Dec 12, 2018
The Appeal of Hockey, Explained by an Actual Canadian
With Los Angeles and New York making it to the finals, this year will mark the 20th consecutive time the Stanley Cup – hockey’s own Vince Lombardi trophy – is won by an American team. To celebrate this Muricah-Fuck Yeah milestone, we’ve put together a primer on the sport with the help of an actual Canadian; they dig this shit so bad they actually put it on their money.
Hockey is a full contact sport in which two opposing teams of 20 players (12 offence, 6 defence, 2 goaltenders) take 5-man shifts on an ice rink and attempt to outscore each other. They have to wear skates and full body armor. Goals are scored, and the game is won, by using a weird stick to shoot a piece of rubber (the puck) into a net defended by a goaltender. Despite its reputation as a team combat sport, you cannot win a game by punching opposing players in the mouth, although it sometimes happens around goals.
The brunt of player contacts happen during hits, or checking. This is when a player in control of the puck is slammed by another player, with the intent of making him lose his shit for a moment. There are numerous rules about what kind of hits are legal, and generally dangerous or vicious attacks are penalized. In fact, while full on fighting is still tolerated, is is increasingly rare and always leads to double penalties. You can even get thrown out of the game, as you would in ANY OTHER SPORT, if you’re being a dick about it.
Hockey is fast.
Players skate at about 25 MPH. They pass the puck around at speeds varying between 30 and 60 MPH. They shoot at up to 100 MPH. The rink they play on is 155 feet long and they frequently move the play from one side to the other in less than 5 seconds. The shifts on the ice average at about 50 seconds, and players are expected to play between 15 and 30 minutes per one-hour game. Sportsballs to the wall, if you will.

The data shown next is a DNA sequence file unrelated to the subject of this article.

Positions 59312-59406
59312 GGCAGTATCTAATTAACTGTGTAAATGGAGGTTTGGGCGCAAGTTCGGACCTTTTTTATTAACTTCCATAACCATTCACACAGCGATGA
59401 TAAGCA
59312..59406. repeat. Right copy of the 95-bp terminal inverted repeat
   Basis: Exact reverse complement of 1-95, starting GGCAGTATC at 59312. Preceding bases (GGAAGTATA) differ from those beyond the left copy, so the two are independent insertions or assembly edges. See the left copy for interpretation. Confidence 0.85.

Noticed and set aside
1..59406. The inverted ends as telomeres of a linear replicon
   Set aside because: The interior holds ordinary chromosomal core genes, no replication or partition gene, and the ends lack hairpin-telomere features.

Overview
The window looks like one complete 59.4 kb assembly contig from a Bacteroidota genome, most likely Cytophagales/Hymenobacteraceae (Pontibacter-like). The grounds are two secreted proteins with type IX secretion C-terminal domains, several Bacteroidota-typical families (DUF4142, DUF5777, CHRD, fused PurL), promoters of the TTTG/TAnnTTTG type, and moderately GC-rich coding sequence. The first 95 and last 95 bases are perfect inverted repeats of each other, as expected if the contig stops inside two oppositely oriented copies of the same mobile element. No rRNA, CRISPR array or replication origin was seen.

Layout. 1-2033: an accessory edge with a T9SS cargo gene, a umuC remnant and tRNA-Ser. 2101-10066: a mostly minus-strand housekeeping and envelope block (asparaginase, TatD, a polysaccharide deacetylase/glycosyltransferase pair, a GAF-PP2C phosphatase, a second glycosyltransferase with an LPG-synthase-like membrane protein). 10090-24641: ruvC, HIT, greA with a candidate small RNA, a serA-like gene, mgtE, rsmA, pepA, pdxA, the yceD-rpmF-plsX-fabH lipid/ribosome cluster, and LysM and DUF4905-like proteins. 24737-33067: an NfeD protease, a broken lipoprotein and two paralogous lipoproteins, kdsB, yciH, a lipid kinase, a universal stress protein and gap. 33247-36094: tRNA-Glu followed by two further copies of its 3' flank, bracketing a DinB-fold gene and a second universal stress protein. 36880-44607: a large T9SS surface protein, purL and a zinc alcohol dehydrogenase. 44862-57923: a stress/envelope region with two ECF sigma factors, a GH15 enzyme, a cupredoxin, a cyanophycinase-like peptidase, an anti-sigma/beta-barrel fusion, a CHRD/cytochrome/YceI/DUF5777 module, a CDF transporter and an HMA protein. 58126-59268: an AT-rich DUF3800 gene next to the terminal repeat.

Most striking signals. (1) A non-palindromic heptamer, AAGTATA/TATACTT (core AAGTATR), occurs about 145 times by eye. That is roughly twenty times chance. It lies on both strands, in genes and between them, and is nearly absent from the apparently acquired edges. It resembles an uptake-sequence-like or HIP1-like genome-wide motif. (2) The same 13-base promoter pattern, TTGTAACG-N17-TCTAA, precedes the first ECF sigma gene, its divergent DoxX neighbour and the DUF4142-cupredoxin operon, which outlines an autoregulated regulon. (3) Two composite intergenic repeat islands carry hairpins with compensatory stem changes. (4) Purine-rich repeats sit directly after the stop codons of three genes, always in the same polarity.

Hockey is hard.
Goals should be impossible to score in professional hockey. At any moment, players have to move the puck smartly to get a good chance to take a shot at a net mostly covered by a goaltender in full riot gear. They have to do this while five other players are attempting to hit them out of position. This is like pouring a cup of coffee in a rocking boat while an angry man is trying to body slam you and punch the pot out of your hand.
Goals do happen, still, and much more frequently than in soccer. Shutouts are infrequent but still exciting: they usually depend on goalies making hair-pulling saves. Still, they key to enjoying hockey is to understand how stupidly hard it is to score goals.
Hockey is a game of inches.
Since the opposition is so stiff, players absolutely have to work as a team to achieve results. No one can skate faster than they can pass, and there are strict rules that outright ban Hail Mary plays: players can only pass the puck so far, and can never shoot it from one end of the ice to the other.
This means that games are won and lost in the details: moving the puck gradually towards the goal, smooth transitioning between offensive and defensive lines, good positioning around the puck, precise passes, smart reading of the plays. Like this guy here.
All this being said, the matchup between the Los Angeles Kings and the New York Rangers will be an especially exciting one for hockey aficionados: the Kings have 6 of the top 10 hitters in the league, while the Rangers have exhibited incredible speed during the play-offs. This should lead to games where the Rangers attempt to skate circles against players who are doing their best to physically remove them from the rink. This is exactly how boss fights went down in Super Mario 64.
And goddamn it’s awesome.